Network Programming

All Unix/Linux systems provide TCP/IP support for network programming. In this section, we shall explain the platforms and the server-client computing model for network programming.

1. Network Programming Platforms

In order to do network programming, the reader must have access to a platform that supports network programming. Such a platform is available in several ways.

(1). User Account on Server Machines: Nowadays, almost all educational institutions provide network access, often in the form of wireless connections, to their faculty, staff and students. Every member of the institution should be able to login to a server machine to access the Internet. Whether the server machine allows general network programming depends on the policy of the local network administration. Here, we describe the setup of a network programming platform at the author’s institution, EECS of Washington State University. The author maintains a private server machine

The server machine runs Slackware Linux version 14.2, which comes with a full compliment of support for network programming. The server machine is registered with the DNS server of EECS of WSU. When the server machine boots up, it uses DHCP (Dynamic Host Configuration Protocol) to obtain a private IP address from the DHCP server (RFC 2131 1997). Although not a public IP address, it can be accessed on the Internet through NAT (Network Address Translation). Then the author creates user accounts for students in the CS360 class for them to login. Students typically connect their laptops to the Internet via the WSU wireless network. Once on the Internet, they can login to the cs360 server machine.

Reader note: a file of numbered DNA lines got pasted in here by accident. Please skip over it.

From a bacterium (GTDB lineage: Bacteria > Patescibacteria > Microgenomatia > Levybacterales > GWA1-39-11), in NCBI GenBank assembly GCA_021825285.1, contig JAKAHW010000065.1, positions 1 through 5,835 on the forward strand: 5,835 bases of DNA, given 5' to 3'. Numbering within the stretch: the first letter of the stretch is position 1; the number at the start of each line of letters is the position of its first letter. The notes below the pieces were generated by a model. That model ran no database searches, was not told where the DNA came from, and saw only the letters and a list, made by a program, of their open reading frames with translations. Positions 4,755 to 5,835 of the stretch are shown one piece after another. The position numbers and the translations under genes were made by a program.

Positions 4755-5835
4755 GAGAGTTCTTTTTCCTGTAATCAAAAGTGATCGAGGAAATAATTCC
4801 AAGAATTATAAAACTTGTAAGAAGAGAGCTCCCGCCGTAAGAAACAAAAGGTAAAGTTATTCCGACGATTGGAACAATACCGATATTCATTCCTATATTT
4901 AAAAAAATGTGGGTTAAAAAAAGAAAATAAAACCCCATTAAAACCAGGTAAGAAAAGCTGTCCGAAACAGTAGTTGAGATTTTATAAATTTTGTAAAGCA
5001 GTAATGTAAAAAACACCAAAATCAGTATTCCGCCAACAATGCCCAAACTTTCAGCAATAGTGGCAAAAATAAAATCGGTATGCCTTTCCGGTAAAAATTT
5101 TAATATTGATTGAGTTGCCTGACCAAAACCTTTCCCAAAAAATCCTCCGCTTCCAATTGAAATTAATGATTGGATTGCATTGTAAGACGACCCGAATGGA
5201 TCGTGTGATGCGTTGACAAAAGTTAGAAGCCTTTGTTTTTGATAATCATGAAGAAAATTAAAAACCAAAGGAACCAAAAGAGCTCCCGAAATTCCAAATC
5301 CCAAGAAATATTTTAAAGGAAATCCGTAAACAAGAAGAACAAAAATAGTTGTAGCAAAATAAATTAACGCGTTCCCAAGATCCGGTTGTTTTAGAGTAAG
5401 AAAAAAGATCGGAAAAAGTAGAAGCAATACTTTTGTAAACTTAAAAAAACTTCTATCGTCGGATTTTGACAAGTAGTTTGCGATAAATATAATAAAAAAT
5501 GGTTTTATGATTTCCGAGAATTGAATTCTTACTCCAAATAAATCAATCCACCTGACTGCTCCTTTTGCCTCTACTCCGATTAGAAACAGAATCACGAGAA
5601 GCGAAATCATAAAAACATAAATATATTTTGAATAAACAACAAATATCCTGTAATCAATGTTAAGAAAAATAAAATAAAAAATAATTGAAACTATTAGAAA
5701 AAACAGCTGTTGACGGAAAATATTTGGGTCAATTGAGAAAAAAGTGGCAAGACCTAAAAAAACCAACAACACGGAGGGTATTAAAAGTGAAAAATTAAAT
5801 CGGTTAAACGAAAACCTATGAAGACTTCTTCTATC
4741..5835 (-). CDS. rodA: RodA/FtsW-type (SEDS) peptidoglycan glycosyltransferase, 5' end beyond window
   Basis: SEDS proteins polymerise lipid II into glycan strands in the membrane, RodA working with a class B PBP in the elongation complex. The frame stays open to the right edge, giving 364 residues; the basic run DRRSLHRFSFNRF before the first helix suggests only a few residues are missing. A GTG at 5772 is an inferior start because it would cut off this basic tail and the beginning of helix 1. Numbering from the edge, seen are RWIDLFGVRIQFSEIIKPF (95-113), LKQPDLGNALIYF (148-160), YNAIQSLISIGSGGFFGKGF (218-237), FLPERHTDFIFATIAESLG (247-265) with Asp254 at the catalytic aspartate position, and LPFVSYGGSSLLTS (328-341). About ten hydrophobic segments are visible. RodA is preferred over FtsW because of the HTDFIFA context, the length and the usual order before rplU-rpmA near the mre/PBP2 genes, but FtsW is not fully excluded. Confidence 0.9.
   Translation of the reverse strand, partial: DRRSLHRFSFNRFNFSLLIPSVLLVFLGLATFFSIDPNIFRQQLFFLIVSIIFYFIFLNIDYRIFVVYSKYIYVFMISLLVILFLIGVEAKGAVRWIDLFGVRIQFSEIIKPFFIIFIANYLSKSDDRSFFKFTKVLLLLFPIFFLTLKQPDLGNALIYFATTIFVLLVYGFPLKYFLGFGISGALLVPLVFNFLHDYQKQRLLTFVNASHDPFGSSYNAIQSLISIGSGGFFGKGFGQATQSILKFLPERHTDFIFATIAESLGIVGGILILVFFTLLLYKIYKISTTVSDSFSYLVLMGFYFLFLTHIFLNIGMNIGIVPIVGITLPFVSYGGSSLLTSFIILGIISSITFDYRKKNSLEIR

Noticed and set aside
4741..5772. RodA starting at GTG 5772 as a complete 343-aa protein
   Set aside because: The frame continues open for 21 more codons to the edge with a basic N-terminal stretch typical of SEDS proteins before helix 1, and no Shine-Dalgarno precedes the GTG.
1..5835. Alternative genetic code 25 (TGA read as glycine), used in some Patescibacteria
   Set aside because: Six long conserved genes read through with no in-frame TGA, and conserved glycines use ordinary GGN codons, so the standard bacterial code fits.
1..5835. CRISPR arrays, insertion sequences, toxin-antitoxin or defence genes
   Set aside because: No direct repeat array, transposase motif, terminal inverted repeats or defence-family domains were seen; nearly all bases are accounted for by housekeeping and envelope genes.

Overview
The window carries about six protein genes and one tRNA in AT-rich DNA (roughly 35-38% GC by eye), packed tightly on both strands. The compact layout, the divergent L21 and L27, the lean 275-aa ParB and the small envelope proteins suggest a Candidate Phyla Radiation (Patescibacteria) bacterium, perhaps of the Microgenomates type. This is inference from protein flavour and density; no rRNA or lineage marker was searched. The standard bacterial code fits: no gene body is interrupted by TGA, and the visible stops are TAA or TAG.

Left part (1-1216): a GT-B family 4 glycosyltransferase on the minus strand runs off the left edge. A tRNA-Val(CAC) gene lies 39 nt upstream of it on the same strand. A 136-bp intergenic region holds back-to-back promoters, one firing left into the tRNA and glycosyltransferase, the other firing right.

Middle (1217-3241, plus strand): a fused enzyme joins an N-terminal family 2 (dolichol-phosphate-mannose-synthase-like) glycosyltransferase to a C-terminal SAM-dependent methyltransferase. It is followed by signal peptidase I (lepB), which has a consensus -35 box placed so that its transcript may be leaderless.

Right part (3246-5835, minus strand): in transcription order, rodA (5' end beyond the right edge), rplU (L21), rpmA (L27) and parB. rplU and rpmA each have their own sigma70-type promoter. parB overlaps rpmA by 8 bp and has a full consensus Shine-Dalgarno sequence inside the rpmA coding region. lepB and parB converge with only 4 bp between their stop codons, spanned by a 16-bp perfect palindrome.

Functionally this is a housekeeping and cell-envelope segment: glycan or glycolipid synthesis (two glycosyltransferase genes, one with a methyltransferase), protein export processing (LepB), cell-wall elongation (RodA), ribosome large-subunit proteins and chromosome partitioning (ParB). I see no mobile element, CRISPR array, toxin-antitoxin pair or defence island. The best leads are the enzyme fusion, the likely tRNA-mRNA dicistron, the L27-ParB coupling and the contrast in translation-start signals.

(2). Standalone PCs or Laptops: Even if the reader does not have access to a server machine, it is still possible to do network programming on a standalone computer by using the localhost of the computer. In this case, the reader may have to download and install some of the network components. For example, Ubuntu Linux users may have to install and configure the Apache server for HTTP and CGI programming, which will be described later in Sect. 13.17.

2. Server-Client Computing Model

Most network programming tasks are based on the Server-Client computing model. In the Server- Client computing model, we run a server process at a server host first. Then we run a client from a client host. In UDP, the server waits for datagram from a client, processes the datagram and generates a response to the client. In TCP, the server waits for a client to connect. The client first connects to the server to establish a virtual circuit between the client and the server. After the connection is made, the server and client can exchange continuous streams of data. In the following, we shall show how to do network programming using both UDP and TCP.

Source: Wang K.C. (2018), Systems Programming in Unix/Linux, Springer; 1st ed. 2018 edition.

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